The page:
Police, hospital staff were stellar
In the early morning hours of Aug. 15 I was in the St. Peter Hospital’s emergency room where my 82-year-old mother, who has cardiac problems and severe dementia, was being treated.
We were in an E.R. exam room a few doors down from where the fatal shooting occurred.
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In this tragic and frightening situation the E.R. staff’s care and professionalism was exceptional. Throughout the entire time we were there, they were attentive to our needs and fears despite the fact they, themselves, were undoubtedly frightened as well.
I would like to thank the St. Peter emergency room staff, as well as the police officers that morning who kept a bad situation from becoming even worse, and for the stellar treatment we received.
It is very comforting to know that we have such dedicated and well-trained people caring for us in emergency situations.
Climate bill is pivotal
Bravo to Congressmen Brian Baird, Norm Dicks, Jay Inslee, Rick Larsen, Jim McDermott, Dave Reichert and Adam Smith for managing, just barely, to pass the American Clean Energy and Security Act through the House of Representatives by a slim margin of 219-212.
Our nation is now closer than it has ever been to passing a bill that will address our dependence on foreign, climate-altering fuels, while strengthening our nation’s economic sovereignty and creating jobs all at the same time.
However, the deal is far from being sealed. This bill faces tough opposition in the Senate based on the short-term interests of big coal and oil.
Furthermore, a mistrust of climate science has allowed many of the staunch opponents of this bill to downplay just how crucial it is that we act quickly and decisively to avoid catastrophic (yes, even for Americans) climate disruption.
This bill is our last chance before international climate talks in Copenhagen to show the world that the United States is ready to lead the world in addressing the greatest challenge of our time.
Let’s please take a moment this week to call or write Sens. Patty Murray and Maria Cantwell to stand up for a strong federal climate bill this year.
Peeler will wean port from tax subsidy
The Port of Olympia continues to depend on tax subsidies to stay afloat.
The 2008 audit, from the state auditor, shows that the port had total operating revenues of $6.8 million, and operating expenses of $9.9 million, for a loss of $3.1 million.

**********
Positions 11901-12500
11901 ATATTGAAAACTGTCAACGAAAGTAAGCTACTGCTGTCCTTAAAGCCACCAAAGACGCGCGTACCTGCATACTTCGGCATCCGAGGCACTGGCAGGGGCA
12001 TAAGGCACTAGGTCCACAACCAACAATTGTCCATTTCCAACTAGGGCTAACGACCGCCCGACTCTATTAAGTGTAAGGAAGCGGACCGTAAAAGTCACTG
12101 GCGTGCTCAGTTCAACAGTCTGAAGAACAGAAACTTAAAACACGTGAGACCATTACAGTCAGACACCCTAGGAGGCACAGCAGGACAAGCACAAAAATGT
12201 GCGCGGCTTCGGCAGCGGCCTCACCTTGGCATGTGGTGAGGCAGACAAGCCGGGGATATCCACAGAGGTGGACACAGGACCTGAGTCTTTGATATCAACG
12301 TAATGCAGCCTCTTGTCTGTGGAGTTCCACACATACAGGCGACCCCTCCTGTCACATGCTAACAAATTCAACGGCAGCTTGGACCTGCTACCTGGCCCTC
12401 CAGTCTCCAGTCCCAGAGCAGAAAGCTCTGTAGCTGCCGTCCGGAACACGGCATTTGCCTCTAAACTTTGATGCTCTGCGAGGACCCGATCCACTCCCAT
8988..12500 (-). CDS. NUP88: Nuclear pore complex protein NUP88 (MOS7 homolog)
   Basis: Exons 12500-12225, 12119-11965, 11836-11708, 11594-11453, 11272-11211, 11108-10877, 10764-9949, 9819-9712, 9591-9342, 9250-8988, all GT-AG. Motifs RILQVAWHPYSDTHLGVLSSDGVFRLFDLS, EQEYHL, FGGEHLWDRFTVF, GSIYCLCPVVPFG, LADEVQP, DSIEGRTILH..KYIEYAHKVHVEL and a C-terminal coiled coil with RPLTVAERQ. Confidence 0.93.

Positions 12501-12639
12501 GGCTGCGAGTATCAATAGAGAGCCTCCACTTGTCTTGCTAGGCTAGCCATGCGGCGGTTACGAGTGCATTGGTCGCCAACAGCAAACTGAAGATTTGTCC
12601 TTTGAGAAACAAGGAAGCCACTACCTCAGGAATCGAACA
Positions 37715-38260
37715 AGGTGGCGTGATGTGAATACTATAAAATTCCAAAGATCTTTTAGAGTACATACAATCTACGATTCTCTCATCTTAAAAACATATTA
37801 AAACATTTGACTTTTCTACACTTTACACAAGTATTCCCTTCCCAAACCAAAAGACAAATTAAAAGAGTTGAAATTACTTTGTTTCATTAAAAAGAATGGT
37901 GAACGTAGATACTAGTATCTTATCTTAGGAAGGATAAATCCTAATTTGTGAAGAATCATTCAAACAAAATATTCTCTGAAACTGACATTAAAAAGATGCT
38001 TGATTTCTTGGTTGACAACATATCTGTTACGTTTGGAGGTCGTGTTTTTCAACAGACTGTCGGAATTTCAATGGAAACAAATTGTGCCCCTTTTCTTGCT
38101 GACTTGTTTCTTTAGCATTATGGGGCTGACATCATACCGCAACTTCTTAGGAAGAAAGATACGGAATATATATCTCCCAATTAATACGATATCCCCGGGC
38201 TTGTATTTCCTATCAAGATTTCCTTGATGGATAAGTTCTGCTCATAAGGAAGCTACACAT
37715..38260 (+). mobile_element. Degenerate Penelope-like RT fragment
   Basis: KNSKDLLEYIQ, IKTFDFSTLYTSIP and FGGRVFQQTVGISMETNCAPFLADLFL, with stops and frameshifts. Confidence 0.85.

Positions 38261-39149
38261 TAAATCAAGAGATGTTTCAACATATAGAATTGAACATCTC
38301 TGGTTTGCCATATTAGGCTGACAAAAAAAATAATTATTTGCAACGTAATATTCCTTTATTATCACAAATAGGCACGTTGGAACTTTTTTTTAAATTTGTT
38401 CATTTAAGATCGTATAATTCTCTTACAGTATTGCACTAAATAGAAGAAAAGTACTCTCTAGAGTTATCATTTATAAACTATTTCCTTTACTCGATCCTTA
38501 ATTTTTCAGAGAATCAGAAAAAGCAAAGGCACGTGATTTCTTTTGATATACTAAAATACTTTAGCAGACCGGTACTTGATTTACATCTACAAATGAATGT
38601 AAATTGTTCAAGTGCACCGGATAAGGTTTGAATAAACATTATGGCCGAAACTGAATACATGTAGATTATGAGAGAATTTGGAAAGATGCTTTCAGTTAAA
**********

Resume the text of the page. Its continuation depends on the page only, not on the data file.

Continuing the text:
In addition to the operating loss, the port incurred $1.3 million in interest expense, and $2.3 million in environmental costs, cleaning up mistakes from the past.
It stayed afloat financially only with the help of $1.5 million in grants (taxpayer subsidies), plus $4.4 million in local property taxes (more taxpayer subsidies).
The biggest money pit is the marine terminal, used by Weyerhaeuser to ship raw logs (and the jobs they could create) overseas. The marine terminal also gets subsidies from the federal government, which pays for dredging with our federal tax dollars.
One port candidate, Dave Peeler, has said he will make the port report its finances honestly, and will work to wean the port off of property taxes.
Peeler is a retired state agency manager with the time and expertise to help put our port on a sound financial path.
The other candidate, Jefferson Davis, is a longshoreman. As such, he could be voting for taxpayer subsidies for the money-losing marine terminal. In effect, he might be voting to subsidize his own job. I think that should be illegal.
At a minimum, it would be improper.
I will vote for Dave Peeler for port commissioner in the November election.
Residents ready to move downtown
Financial times are tough for the city of Olympia and downtown businesses. In the 23 years that my wife and I have lived here, we’ve never known the city to have more revenue than it needs or the downtown merchants to have excessive profit, even in good times.
So it’s puzzling to us when the city makes it difficult for us to pay more taxes.
We represent a sizable and growing number of people throughout Thurston County whose kids have left the nest. We are willing and able RIGHT NOW to sell our houses and move downtown. The problem is there are no handicapped accessible, market-rate condos for us to buy, and there are people within government and without who want to make building them difficult.
If several hundred of us were to move downtown, we would be paying more property and sales taxes and buying more merchandise from downtown businesses. This would have a substantial positive impact on city revenues and merchant viability, in good times and tough.
In addition, Olympia taxpayers who don’t want to live downtown would find their tax burden lightened by us. We represent a solution, not a problem.
So, to the Olympia City Council and candidates we say: Let us help you create a more vibrant downtown economy. Let us help pay for more parking and other capital projects. Let us move downtown. Please.